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Cannabis: Just the facts

Cannabis is also known as hash, THC, weed, grass, ganja, skunk or marijuana.

The Law:

Cannabis is currently classified as a Class B drug; this means it is illegal to have for personal use, to give away or sell in any of its forms.

Cannabis comes in different forms:

  • Hash is a black/brown lump made from the resin of cannabis leaves and is eaten; this often has stronger effects than smoking it
  • Grass or weed, often known as the ‘herbal’ form of the drug is dried, chopped cannabis leaves; this is often rolled up and smoked as a joint or spliff. It can also be vaped in the form of cannabis oil
  • Skunk is a type of herbal cannabis that is much stronger than the other forms of cannabis, making it more damaging

Taking cannabis in any form can make you feel:

  • As if colours are brighter and sounds are sharper
  • Sick or dizzy
  • Anxious or paranoid
  • Very hungry
  • Very relaxed
  • Happy and get the giggles
  • As if time is moving very slowly

If you are using cannabis, there are a number of serious risks. Cannabis can:

  • Increase the chance of you taking risks that you wouldn’t normally take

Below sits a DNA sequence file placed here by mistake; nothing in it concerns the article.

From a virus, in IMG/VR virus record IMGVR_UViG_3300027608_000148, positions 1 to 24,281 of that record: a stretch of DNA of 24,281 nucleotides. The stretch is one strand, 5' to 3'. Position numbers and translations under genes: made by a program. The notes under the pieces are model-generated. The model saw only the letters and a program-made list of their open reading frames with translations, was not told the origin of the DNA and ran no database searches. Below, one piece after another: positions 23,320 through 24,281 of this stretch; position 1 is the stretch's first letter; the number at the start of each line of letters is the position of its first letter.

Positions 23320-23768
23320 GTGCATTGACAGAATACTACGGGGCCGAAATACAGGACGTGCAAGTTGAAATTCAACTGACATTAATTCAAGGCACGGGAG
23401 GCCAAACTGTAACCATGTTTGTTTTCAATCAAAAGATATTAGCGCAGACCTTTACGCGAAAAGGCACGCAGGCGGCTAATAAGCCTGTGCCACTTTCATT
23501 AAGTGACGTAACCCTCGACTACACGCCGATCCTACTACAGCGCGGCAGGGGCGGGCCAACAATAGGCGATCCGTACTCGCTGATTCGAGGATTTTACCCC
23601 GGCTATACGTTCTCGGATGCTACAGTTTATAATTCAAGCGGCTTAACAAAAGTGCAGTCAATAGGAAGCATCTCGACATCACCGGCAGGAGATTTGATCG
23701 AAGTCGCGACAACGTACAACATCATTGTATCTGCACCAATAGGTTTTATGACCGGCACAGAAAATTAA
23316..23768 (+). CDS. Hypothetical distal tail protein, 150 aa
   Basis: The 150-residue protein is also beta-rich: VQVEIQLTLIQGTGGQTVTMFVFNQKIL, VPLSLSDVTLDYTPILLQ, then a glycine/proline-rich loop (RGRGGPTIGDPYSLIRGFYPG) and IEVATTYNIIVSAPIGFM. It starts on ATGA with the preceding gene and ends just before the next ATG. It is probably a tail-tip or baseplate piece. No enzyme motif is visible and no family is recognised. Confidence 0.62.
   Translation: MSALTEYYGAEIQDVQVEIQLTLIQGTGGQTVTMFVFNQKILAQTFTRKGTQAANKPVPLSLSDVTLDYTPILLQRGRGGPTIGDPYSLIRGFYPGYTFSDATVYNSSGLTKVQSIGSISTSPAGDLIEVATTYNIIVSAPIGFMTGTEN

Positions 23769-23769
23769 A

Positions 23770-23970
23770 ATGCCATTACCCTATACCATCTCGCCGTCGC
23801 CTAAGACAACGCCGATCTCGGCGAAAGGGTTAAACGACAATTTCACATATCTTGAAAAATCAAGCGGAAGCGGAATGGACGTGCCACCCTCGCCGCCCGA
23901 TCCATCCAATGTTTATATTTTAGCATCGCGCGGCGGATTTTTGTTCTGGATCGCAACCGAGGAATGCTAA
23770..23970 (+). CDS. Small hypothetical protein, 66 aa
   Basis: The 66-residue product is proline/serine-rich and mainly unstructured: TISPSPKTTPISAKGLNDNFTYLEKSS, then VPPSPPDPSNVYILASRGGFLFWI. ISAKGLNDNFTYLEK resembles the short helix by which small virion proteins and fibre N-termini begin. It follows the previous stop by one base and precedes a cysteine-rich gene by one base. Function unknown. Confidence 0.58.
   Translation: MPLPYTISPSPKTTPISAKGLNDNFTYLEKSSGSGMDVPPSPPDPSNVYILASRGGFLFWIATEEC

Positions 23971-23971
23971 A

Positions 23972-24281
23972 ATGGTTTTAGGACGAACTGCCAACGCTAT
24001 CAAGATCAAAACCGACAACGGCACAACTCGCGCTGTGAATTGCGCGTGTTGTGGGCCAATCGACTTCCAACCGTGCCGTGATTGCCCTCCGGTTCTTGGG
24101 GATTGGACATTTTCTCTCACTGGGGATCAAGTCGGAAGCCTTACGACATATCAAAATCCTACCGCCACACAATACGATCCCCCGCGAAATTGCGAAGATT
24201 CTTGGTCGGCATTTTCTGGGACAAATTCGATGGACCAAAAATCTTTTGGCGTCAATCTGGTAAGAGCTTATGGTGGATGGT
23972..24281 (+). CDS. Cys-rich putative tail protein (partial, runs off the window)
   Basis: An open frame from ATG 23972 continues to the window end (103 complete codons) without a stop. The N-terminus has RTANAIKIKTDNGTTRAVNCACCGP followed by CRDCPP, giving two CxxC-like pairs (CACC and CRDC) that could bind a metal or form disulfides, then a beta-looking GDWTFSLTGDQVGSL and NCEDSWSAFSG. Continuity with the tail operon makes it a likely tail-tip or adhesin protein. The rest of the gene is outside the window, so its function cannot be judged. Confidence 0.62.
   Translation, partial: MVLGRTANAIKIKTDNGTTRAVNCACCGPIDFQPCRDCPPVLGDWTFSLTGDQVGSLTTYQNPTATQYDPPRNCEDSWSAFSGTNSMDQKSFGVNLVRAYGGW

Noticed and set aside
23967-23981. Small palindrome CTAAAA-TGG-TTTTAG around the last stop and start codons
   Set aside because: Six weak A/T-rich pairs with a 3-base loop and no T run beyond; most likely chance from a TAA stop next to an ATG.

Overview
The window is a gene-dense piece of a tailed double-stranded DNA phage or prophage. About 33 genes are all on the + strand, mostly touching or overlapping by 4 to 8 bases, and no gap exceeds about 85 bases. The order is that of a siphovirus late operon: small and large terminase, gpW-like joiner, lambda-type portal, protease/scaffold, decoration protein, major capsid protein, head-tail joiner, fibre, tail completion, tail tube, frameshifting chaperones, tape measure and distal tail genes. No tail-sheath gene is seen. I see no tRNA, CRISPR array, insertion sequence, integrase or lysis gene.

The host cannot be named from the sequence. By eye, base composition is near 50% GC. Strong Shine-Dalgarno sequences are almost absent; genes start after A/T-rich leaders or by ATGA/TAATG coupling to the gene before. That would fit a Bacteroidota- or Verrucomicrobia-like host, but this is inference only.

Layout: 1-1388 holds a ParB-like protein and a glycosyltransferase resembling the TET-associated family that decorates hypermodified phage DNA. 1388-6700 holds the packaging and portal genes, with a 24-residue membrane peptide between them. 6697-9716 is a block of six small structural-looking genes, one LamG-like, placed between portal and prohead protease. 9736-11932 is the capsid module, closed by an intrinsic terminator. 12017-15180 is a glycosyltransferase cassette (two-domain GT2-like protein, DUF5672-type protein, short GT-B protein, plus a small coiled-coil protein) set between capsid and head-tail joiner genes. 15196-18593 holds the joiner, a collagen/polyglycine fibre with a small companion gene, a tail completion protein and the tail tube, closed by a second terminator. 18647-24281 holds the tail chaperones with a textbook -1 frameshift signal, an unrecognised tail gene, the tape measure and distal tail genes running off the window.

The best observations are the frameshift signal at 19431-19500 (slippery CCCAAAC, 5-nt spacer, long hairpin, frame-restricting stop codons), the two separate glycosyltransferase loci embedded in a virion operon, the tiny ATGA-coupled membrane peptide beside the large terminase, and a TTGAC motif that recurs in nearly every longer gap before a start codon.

• Lead to a criminal record if you’re found to have cannabis on you by the police
  • Cause Drug-Induced Psychosis, where you are unable to tell the difference between reality and your thoughts
  • Exaggerate symptoms of existing mental health problems you may already have and increase your risk of developing these, like depression or paranoia
  • Lead to long term health problems in later life
  • Lead to you being exploited

Although cannabis is known as a recreational drug, it is very dangerous and using it regularly can increase your risk of developing serious mental health problems like schizophrenia. Using cannabis for a long time can also affect your memory and concentration, and have an impact on how well you do in school or college.

This drug can also make you feel very tired. By draining your energy, you’ll find simple tasks like getting out of bed much more difficult.

How to get help

If you have any more questions on this area or would like to speak to somebody about this topic, have a look at the links or search for your local services in the blue box below. Alternatively you can always contact your school nurse.

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